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Re: We have the results in for the Egyptian tortoise study

Postby Nina » Sun Apr 29, 2012 12:38 pm

Thanks, Andy -- these are such interesting results, and it shows how valuable a contribution the Jill Martin Fund has made to our knowledge of tortoises!

I'm afraid I don't know enough about the actual process whereby the oxalic acid binds with calcium to prevent its uptake, but I wonder if it's possible that the sheer amount of calcium in the diet (and it would seem to be high, judging by those calcium to phosphorous levels) sort of overwhelms the oxalic acid binding process and allows uptake of at least a reasonable amount of the calcium ingested by the tortoise? And the implications of that would be that unless a tortoise has a high calcium to phosphorous ratio in its diet then plants with high levels of oxalates should still be avoided. All this is speculation from someone who knows almost nothing about the processes involved (lol -- me), but it certainly gets you thinking, and I do hope that further research is undertaken, as it could well lead to revising our current recommendations on feeding plants containing oxalic acid, and that would increase the variety of plants that we could provide as food for our tortoises.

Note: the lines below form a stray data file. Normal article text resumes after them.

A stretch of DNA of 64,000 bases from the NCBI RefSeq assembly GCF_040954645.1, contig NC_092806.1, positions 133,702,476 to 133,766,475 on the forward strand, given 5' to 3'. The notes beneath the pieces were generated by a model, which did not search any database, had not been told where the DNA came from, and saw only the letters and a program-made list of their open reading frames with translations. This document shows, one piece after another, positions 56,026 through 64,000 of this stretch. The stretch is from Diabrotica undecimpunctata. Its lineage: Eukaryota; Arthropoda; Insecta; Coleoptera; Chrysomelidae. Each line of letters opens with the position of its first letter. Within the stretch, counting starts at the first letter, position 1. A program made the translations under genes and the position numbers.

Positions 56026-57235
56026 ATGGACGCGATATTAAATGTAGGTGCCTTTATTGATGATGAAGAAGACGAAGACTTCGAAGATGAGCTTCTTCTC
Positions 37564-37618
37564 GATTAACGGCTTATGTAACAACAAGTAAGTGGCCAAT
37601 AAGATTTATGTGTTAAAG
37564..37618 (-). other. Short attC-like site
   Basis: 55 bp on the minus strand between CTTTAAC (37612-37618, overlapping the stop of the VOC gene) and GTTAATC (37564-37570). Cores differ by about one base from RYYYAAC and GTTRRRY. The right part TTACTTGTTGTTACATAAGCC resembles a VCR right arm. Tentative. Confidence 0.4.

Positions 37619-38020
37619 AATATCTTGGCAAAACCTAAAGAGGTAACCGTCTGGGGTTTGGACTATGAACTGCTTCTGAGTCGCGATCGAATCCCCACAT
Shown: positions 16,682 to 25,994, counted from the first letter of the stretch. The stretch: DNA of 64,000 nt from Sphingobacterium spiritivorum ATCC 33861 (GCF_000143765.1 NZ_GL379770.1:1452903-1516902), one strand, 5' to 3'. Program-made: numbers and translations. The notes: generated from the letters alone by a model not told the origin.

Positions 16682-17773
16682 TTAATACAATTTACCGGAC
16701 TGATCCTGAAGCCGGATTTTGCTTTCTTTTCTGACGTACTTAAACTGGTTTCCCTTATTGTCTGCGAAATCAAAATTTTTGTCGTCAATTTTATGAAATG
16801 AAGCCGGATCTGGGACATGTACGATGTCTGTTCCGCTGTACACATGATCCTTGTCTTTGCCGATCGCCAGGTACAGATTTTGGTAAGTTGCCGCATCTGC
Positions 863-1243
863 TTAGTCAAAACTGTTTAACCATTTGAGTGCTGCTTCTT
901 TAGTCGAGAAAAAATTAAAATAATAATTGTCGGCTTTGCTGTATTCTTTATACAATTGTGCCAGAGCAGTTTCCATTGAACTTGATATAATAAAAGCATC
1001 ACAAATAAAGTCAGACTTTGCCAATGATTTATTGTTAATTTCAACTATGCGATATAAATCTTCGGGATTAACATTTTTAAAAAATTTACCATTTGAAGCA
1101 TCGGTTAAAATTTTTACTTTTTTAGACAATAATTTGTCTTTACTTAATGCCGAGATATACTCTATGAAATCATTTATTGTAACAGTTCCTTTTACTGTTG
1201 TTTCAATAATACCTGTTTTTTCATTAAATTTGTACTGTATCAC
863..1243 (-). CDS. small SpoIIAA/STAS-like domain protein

Nina
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Re: We have the results in for the Egyptian tortoise study

Postby Tortoise Trust » Sun Apr 29, 2012 4:29 pm

One possible answer is here....

http://www.ncbi.nlm.nih.gov/pubmed/18210126